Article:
Awhile back, Sazerac, the owners of Fireball Whiskey, hit a bit of a scandal when small amounts of propylene glycol, an ingredient found in some forms of antifreeze, was found found in their product. But did you really think a little antifreeze was going to stand in Sazerac’s way?
Luckily (or perhaps, unfortunately), the creators of Fireball have carried on and created a new ultra-sweet tequila based drink you can shoot without tasting…alcohol, that is. Tijuana Sweet Heat is made by mixing gold tequila with agave nectar. The resulting spicy liqueur rolls in at a remarkably low 70 proof – traditional tequila usually clocks in at 80.
Though it has yet to hit the market, there’s no doubt the reception to Sweet Heat will be mixed, as it has been for similar brands likes Fireball and Tennessee Fire. Acclaimed bar owner, spirits judge and writer Derek Brown tweeted, “So sad. Sad because we just get less: less Tequila, proof & dignity,” while Geoff Kleinman, founder of Drink Spirits, wrote, “tequila aficionados will surely see Tijuana Sweet Heat as a dumbing down of an amazing spirit, and it very much is.” However, he was quick to point out that for those simply looking for simple, enjoyable drinking, the liqueur is “everything that a shot brand needs to be: it’s sweet, easy to shoot, with enough flavor to feel like you aren’t just shooting pure sugar and alcohol.”
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— Derek Brown (@betterdrinking) March 23, 2015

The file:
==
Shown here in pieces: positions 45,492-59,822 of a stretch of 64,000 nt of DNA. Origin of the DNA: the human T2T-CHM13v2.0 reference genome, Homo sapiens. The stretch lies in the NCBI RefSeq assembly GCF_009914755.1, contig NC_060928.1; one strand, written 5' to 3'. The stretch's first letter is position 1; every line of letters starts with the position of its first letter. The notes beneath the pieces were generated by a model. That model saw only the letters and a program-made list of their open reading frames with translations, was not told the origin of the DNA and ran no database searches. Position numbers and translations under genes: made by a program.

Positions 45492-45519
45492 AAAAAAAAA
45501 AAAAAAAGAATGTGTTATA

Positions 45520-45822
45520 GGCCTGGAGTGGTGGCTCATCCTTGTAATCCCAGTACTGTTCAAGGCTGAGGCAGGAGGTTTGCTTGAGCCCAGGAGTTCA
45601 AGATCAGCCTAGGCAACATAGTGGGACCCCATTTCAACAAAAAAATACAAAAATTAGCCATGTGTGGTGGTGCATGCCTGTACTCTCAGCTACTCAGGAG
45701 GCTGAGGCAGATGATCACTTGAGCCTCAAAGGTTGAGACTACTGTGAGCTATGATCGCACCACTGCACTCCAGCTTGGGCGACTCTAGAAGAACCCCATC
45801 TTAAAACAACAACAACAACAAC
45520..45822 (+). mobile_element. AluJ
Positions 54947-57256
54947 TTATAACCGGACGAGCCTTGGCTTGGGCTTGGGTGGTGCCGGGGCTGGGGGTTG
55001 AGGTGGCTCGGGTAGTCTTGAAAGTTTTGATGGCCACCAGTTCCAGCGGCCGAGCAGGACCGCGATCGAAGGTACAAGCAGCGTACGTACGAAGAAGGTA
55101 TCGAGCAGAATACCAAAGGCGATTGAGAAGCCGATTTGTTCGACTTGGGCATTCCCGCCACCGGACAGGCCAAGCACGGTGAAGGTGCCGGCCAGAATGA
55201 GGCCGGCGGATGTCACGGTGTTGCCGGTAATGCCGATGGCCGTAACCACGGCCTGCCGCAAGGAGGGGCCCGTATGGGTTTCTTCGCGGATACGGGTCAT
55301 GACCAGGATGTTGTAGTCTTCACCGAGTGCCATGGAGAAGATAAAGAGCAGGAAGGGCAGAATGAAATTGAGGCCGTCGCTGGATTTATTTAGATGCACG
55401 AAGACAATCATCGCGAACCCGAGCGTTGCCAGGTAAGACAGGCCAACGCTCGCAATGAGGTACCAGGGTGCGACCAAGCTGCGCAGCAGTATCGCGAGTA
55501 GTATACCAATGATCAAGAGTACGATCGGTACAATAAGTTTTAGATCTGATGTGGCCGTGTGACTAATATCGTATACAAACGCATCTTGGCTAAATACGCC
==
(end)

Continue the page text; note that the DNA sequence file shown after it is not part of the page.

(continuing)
Sazerac’s choice to use tequila as the spirit of choice is definitely a bright one. Although whiskey is still the leading American spirit, volume for tequila jumped 5% in 2014, while demand rose to 15%, according to Forbes. And apparently, millennials are the frontrunners of this trend.
At least, that’s what the brands are predicting. Traditionally, brands like Sauza have partnered with celebrities to bring an element of “cool” to their products. This tactic contrasts greatly with how Fireball targeted college communities, often times offering free shots to an entire bar. This grassroots approach was incredibly successful, and I anticipate Sazerac using the same approach when launching Sweet Heat.
And then there’s the packaging. There’s no denying it’s fantastic. The rattlesnake, roses, rustic font and flask like bottle make this a product you want to carry in your back pocket. I think it’s far more appealing than Fireball’s packaging, because it also gives off the front of being artisanal. The declarations of “Mexicano Auténtico” and “100% Agave Nectar” give Sweet Heat the vibe of being something craft, even though it’s not. Again, smart. Because as much as everyone is quick to point out millennials’ propensity toward “easy-to-shoot” drinks, Sweet Heat imitates another thing my generation is known for: consumer awareness.
I think Sweet Heat’s marketing approach is remarkable, far more appropriate for the millennial generation that made “everyday” YouTube celebrities like Jenna Marbles superstars. Instead of getting a big name celebrity to endorse the brand, the Instagram-worthy packaging and clandestine release inspire a far more personal connection between younger drinkers and the product.
Look What The Future Holds, one captioned photo from the Sweet Heat Facebook page proudly prompts. Well, place your bets. Does the future hold sweet shooter ennui or excitement for the next sugary liqueur? We’ll find out soon enough. The product hits Maryland, Georgia, Tennessee, and Missouri in March, followed by a release in New Jersey and Wisconsin.
Header image Courtesy Tijuana Sweet Heat